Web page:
Diamondback Moth


Also found in: Dictionary, Wikipedia.

Diamondback Moth

 

(Plutella maculipennis), a butterfly of the family Plutellidae, injurious to cruciferpus plants. Wing-span, 14–17 mm. The anterior wings are grayish or blackish brown with a wavy white stripe on the interior edge; the posterior wings are gray with a long fringe. The caterpillar is 9–12 mm long, spindle-shaped, and green. The eggs are pale yellow. The diamondback moth is distributed throughout the world. It does most damage to cabbage and rutabaga plants. There are between one and eight generations each year; the chrysalides winter on cruciferous weeds, stumps, and leaves. The moths emerge between April and June. One to three eggs are laid on the underside of leaves or on stems. The caterpillars first penetrate into the leaf tissue. They subsequently appear on the leaf surface, eating “little windows” in the leaves. Measures taken against the diamond-back moth include destruction of weeds, tillage of harvest remains, and treatment of plants with insecticides and the microbiological preparation entobacterin.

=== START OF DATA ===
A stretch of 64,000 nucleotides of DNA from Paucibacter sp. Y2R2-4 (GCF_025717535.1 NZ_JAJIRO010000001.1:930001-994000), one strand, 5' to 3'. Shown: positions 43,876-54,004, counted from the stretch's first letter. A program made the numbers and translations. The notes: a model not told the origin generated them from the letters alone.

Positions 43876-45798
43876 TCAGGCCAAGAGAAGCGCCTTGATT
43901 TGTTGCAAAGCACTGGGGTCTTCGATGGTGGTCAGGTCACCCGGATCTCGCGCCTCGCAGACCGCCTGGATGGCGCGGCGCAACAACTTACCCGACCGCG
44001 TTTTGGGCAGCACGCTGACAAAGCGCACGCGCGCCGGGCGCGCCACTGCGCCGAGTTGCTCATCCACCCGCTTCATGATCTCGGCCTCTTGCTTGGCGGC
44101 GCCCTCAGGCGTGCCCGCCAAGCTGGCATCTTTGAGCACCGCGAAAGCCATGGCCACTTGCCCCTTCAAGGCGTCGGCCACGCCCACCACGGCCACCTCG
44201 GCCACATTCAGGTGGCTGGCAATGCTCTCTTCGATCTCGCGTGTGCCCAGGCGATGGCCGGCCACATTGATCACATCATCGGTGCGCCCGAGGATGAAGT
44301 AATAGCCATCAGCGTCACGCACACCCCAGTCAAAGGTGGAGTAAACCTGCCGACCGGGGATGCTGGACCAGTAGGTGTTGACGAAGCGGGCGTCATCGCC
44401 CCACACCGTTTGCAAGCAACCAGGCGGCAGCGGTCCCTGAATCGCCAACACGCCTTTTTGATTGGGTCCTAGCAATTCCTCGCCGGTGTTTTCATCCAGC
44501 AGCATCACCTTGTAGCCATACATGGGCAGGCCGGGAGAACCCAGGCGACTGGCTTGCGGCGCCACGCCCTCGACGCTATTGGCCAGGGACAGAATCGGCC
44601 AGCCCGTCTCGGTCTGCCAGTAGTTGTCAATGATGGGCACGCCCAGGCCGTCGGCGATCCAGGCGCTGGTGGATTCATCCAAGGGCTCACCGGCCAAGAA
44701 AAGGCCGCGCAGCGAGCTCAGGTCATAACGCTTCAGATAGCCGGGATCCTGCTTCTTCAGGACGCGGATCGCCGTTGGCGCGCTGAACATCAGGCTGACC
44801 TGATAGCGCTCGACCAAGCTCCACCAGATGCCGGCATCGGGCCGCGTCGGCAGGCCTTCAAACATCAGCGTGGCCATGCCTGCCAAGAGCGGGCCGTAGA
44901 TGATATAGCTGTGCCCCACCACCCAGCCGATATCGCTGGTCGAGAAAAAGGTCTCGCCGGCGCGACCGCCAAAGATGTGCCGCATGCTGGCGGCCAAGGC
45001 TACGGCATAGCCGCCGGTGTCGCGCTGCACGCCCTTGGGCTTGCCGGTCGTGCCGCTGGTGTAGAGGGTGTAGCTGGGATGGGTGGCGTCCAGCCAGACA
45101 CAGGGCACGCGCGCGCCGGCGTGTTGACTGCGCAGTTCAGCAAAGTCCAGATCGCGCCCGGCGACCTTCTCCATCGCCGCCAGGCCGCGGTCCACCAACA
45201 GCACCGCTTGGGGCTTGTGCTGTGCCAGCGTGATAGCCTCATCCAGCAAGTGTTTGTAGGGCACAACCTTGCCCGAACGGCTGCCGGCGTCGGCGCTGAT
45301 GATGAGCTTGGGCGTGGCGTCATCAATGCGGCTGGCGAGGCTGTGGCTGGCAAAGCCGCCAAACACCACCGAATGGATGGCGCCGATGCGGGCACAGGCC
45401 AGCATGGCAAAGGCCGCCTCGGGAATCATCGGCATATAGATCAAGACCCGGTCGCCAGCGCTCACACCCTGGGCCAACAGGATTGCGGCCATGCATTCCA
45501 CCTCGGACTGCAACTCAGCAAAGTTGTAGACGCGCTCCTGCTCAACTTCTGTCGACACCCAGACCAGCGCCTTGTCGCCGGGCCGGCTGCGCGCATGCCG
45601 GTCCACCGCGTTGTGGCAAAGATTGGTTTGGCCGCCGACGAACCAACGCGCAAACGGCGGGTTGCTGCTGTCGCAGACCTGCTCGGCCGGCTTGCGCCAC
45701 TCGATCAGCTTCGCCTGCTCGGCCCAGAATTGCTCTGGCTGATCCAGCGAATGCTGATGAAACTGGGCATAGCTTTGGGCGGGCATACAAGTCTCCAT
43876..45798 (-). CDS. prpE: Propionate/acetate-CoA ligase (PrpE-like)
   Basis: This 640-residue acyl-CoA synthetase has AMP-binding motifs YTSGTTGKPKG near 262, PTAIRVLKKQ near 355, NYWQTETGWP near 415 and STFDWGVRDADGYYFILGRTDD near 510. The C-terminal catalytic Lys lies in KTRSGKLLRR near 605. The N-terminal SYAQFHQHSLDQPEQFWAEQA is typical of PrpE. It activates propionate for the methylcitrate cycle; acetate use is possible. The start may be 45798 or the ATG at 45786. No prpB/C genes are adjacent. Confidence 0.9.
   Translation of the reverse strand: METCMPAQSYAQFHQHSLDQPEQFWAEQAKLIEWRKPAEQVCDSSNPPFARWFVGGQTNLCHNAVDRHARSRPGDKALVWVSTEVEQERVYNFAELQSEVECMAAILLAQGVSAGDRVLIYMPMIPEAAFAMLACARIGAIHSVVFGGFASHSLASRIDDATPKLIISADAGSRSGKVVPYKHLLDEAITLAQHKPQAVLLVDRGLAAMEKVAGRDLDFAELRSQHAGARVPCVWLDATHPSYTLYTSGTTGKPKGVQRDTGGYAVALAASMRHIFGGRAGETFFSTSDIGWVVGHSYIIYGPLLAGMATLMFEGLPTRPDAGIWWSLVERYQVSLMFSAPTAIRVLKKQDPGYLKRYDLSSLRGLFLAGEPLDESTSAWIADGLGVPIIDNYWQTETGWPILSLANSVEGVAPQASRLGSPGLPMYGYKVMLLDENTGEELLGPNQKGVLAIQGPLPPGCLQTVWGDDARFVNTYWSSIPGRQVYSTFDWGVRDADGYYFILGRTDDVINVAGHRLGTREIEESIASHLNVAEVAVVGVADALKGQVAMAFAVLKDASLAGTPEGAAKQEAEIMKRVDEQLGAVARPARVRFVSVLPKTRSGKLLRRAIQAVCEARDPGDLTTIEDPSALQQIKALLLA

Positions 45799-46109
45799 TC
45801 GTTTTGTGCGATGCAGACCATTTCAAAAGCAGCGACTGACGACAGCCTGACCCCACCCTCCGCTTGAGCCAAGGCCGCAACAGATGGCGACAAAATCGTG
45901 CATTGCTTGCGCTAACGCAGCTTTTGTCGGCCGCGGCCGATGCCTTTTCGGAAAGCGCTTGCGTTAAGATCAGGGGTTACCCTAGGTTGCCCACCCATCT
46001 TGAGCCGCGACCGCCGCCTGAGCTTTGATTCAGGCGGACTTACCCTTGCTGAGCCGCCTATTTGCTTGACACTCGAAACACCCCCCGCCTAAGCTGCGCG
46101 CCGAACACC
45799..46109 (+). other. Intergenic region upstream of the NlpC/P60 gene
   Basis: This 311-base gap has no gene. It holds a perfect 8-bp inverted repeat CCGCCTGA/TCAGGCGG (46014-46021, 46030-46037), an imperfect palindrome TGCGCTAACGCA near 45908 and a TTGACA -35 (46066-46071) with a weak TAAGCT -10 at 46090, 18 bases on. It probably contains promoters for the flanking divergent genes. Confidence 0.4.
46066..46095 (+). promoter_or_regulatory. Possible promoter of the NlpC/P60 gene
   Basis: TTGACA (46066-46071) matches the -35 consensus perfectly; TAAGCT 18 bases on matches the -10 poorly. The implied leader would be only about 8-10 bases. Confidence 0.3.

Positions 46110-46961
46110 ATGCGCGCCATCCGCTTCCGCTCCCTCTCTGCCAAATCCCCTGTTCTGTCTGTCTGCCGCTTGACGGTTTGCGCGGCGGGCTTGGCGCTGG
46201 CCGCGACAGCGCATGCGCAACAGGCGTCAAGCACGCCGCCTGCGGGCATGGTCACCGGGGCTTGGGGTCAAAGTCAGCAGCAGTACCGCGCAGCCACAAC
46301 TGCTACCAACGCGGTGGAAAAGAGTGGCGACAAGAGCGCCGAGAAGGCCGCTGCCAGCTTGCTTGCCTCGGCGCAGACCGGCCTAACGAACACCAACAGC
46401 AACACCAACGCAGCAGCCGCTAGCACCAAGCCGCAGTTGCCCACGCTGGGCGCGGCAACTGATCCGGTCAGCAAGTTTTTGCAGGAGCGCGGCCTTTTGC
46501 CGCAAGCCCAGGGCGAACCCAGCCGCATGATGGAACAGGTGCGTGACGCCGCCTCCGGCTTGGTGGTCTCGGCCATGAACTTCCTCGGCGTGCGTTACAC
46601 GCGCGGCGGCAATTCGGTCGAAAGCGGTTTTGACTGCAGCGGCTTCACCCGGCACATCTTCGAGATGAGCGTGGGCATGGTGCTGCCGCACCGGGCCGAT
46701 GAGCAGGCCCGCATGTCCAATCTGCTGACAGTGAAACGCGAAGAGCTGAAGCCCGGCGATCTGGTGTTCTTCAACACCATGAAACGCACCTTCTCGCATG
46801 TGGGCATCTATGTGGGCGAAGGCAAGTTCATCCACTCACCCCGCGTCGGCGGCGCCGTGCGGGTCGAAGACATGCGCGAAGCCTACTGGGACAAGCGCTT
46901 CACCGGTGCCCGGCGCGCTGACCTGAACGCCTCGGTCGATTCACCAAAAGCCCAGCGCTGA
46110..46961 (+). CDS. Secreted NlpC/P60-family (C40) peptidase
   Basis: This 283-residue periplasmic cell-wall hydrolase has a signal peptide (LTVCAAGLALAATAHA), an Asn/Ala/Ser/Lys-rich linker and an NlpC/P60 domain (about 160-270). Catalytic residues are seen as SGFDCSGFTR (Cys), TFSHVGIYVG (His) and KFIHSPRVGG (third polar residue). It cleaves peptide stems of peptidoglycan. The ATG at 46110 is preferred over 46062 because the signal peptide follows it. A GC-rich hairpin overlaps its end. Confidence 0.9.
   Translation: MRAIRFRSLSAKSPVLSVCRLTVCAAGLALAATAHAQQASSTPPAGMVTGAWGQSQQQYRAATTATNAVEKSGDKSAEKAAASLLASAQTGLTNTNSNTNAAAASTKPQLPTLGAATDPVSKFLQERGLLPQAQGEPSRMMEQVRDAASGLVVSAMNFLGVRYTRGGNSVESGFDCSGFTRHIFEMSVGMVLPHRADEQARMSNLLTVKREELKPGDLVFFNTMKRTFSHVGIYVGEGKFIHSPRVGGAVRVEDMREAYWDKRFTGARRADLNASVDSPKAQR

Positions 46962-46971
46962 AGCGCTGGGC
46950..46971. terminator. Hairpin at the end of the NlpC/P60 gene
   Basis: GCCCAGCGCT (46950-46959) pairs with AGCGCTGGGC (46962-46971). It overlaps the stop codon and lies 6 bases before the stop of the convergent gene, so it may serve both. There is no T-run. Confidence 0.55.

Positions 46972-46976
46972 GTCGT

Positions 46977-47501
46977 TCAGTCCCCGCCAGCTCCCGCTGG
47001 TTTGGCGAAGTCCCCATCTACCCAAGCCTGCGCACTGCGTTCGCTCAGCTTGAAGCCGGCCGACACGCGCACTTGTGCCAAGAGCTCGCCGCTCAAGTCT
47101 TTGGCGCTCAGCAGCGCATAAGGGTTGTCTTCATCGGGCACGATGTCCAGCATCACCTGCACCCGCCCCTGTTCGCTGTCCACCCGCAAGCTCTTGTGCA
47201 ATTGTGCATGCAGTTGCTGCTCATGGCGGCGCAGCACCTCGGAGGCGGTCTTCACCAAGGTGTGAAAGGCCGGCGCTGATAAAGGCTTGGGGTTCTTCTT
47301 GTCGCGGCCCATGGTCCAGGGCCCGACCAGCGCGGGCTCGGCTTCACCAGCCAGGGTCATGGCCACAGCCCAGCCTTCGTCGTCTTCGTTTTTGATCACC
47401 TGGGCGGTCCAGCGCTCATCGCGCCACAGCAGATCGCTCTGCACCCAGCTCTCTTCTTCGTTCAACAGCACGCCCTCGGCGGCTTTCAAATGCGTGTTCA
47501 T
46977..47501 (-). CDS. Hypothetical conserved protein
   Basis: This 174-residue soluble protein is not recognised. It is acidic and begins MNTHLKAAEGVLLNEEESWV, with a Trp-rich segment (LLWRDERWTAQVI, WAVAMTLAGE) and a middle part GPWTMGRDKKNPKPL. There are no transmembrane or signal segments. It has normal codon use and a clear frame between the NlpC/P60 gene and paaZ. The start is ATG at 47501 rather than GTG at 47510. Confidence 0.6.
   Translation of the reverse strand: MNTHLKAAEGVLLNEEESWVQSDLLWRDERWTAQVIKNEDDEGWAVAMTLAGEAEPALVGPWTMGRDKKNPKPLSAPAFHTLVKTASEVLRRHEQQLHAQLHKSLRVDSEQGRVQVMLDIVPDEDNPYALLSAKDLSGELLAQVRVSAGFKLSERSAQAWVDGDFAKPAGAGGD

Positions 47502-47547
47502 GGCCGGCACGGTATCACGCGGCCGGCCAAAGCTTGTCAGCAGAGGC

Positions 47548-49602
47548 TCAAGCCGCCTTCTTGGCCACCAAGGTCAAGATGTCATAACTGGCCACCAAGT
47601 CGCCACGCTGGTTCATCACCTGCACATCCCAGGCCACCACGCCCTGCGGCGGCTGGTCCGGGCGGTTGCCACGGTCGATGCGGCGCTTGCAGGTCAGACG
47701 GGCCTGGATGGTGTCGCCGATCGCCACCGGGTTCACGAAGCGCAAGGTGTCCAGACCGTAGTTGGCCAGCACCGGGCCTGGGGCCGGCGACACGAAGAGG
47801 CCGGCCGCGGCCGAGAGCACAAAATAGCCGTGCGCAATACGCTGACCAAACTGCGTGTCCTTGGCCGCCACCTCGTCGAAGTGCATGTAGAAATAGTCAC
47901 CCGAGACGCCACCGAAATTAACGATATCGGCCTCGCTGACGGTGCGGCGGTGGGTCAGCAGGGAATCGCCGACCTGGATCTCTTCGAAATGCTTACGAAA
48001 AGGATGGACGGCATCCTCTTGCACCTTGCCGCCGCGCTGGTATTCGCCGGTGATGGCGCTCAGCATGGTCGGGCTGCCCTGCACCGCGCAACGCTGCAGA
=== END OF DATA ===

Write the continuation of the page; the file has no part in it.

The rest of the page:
References in periodicals archive ?
Ecology of diamondback moth, Plutella xylostella (L.) in Pakistan 1.
Sub-lethal effects of fenvalerate on the development, fecundity, and juvenile hormone esterase activity of diamondback moth, Plutella xylostella (L.).
Oxitec Ltd announced on Tuesday the start of field trials of its genetically engineered diamondback moth (DBM) following US Department of Agriculture (USDA) Finding Of No Significant Impact (FONSI) approval.
Pheromone-based integrated pest management to control the diamondback moth Plutella xylostella in cabbage fields.
The use of resistant cultivars is an alternative to insecticides that has assumed an important role in the management of diamondback moth (Lin et al.
According to Zhang's tests, methyl benzoate is 5 to 20 times more toxic to eggs of BMSB, diamondback moth, and tobacco hornworm than a conventional pyrethroid insecticide, a sulfur and pyrethrin mixture, and some organic products currently on the market.
Efficacy of certain bio-pesticides against the diamondback moth, Plutella xylostella (L.) in cauliflower.
Rothamsted Research, in Hertfordshire, issued a warning that exceptionally high numbers of the diamondback moth are arriving in the UK, after reports from a network of moth traps around the country.
The diamondback moth (DBM) a.k.a Plutella xylostella (L.), is regarded as the most destructive insect pest of cabbages and other Brassica crops throughout the world [1].
One of the main pests affecting broccoli (Brassica oleracea) is the diamondback moth, Plutella xylostella (Linnaeus 1758; Lepidoptera: Plutellidae; Bertolaccini et al.
Resistance of Diamondback Moth (Lepidoptera; Plutellide) to Bacillus thuringiensis subspecies in the field.